5. Chris: What a fun connection. I know I, for one, feel much less guilt when I place myself in the animal kingdom, and accept my biological home as a pleasant home instead of a mortal enemy. The “how can you say I’m an animal?” argument has always struck me as an odd one: non-human animals are often decent, friendly, smart, sane creatures (depending on the species, anyway) – Swift’s choice of horses as the wisest species in his utopian section of Gulliver’s Travels strikes me as right on; and a former Golden Retriever I lost recently definitely did the animal kingdom proud as a model of Goodness. The “sons and daughters of Adam” are generally a bungled lot, comparatively (a small percentage of well-turned individuals the heartening exception), and a blight to the planet.

    And wasn’t the island of Palau high on that happiness list too? Maybe there’s something about island living?

    @Claire: I hope one day to write a fictional account of an experience teaching history I had. Modern history. We started with the transition from the Middle Ages to the Renaissance, and Martin Luther’s Reformation. The students yawned through Luther’s earth-shaking challenge to the faith (“earth-shaking” for blighted Europe, anyway – we have to remember that Buddhist Asia has been immune from this problem for its entire history, Korea notwithstanding ).

    I wasn’t going to let them get away with that. I returned to Luther at the end of the unit by introducing Bishop John Shelby Spong’s “Call for a New Reformation” (1990s), which argues that practically all the articles of faith in the Nicene Creed – the divinity of Jesus, the virgin birth, the second coming, the Trinity, the reality of heaven and hell, the literal truth of any claims in the Bible – were tribal myths from Iron Age nomads – genocidal ones, at that -and that for Christianity to survive as a religion at all, it had to come to terms with the findings of modern science.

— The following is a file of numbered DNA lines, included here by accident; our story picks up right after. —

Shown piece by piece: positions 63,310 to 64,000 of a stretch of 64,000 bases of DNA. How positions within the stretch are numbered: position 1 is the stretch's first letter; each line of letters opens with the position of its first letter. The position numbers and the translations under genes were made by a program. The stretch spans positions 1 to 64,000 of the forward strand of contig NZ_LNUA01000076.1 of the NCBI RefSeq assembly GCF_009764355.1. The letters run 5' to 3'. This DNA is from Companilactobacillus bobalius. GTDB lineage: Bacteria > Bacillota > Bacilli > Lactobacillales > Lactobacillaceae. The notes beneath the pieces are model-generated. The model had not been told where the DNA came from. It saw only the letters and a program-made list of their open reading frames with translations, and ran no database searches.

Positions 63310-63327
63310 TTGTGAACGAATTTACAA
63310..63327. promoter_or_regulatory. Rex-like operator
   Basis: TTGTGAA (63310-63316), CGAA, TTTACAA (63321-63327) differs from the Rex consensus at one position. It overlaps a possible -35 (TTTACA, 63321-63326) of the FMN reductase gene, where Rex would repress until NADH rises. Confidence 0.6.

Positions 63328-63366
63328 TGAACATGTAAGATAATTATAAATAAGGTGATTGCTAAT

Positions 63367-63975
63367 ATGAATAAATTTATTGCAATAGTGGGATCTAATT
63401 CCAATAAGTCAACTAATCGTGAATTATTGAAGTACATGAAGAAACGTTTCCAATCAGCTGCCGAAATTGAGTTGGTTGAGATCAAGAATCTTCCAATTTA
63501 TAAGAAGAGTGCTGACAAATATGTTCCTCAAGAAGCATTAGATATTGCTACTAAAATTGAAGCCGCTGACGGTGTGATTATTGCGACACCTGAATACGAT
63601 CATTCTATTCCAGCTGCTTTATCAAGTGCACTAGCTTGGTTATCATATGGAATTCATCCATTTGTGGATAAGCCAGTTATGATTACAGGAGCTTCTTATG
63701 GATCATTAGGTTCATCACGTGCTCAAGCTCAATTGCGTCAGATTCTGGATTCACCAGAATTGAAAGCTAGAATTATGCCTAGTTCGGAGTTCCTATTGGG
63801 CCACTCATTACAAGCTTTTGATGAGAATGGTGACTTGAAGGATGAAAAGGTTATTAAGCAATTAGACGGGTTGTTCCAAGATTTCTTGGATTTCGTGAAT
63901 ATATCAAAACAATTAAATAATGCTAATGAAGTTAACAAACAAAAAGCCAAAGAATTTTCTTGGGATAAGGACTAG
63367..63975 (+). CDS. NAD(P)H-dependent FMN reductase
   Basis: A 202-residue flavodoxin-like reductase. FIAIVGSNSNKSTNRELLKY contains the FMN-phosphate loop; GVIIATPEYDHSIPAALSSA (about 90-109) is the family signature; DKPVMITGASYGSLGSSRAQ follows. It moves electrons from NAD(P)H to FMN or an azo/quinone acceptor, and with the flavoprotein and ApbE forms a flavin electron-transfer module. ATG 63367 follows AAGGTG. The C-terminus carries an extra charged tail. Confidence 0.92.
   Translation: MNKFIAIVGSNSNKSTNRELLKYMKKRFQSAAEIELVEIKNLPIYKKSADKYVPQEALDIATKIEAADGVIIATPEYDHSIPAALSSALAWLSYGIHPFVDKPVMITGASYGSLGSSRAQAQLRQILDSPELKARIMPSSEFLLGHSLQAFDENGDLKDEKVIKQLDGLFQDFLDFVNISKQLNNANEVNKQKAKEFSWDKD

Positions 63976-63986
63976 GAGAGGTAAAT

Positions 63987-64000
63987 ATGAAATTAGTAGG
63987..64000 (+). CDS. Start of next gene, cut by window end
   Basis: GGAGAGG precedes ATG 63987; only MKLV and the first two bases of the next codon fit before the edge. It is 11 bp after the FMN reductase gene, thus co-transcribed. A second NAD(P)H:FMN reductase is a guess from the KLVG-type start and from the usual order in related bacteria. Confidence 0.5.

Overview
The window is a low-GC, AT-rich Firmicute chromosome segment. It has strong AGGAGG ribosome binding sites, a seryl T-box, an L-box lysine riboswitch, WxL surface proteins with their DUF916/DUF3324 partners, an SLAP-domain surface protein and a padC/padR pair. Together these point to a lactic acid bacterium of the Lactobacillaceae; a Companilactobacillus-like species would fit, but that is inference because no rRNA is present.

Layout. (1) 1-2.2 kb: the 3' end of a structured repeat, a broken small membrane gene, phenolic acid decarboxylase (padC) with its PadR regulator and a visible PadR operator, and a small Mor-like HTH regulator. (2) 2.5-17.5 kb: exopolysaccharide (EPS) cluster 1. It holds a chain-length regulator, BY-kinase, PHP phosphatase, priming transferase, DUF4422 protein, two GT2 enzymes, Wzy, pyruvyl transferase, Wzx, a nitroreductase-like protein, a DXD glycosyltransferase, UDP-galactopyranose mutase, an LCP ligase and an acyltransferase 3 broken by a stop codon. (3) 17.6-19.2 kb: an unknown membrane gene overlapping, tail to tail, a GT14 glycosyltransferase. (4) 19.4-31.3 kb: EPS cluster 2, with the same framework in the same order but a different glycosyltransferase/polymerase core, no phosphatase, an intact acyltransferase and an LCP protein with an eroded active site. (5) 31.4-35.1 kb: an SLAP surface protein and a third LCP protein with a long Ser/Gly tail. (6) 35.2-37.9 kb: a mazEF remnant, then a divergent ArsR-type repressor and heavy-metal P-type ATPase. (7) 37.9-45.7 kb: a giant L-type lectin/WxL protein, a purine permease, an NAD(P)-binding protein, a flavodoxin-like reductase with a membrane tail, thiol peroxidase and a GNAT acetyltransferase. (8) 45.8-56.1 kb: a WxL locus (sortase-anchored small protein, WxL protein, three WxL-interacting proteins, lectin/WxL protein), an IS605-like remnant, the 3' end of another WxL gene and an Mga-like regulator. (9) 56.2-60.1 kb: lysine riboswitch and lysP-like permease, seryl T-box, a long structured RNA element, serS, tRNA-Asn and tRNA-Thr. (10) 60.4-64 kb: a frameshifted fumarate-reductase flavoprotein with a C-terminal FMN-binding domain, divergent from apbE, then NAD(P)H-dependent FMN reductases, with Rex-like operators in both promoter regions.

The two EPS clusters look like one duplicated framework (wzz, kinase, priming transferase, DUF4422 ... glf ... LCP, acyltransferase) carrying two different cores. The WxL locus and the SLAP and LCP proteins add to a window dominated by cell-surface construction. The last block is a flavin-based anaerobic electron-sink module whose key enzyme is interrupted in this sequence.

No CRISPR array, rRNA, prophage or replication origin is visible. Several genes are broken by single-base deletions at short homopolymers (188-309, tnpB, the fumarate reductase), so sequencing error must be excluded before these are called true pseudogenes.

Bam. They felt the earth shake now. And what did they do when confronted with this argument from our contemporary Luther (remember, he’s an Episcopalian man of the cloth)? Some were fine with it, but one – whose family contained three generations of preachers whose livelihood depended on the perpetuation of these myths via the offering plate each Sunday – that one told mother. Mother tried to get me fired. My admin saw the historically powerful relevance of the Luther – Spong connection in my unit plan, and sided with me. I was very proud of them for that.

    You’re right about both the fear and the ignorance of many science teachers in our schools. It’s one more reason I have little faith in the system improving, We’re little better than the Saudis or other fundamentalist Muslim states when it comes to defending science against unreason – or heck, even understanding what the word “true” means in science in the first place.

    So it goes. Thanks for the input :)

  6. By the way, if you missed my “Truly Critical: Thinking about Science, Religion, and Goodness” post on Christmas day, there is some fantastic conversation running through the 35 or so comments on that post.

    Political blog Crooks and Liars featured it in their weekly blog round-up, and pushed about 1,000 readers from there to here. They had much interesting stuff to say. Teachers, with one exception, didn’t say a word.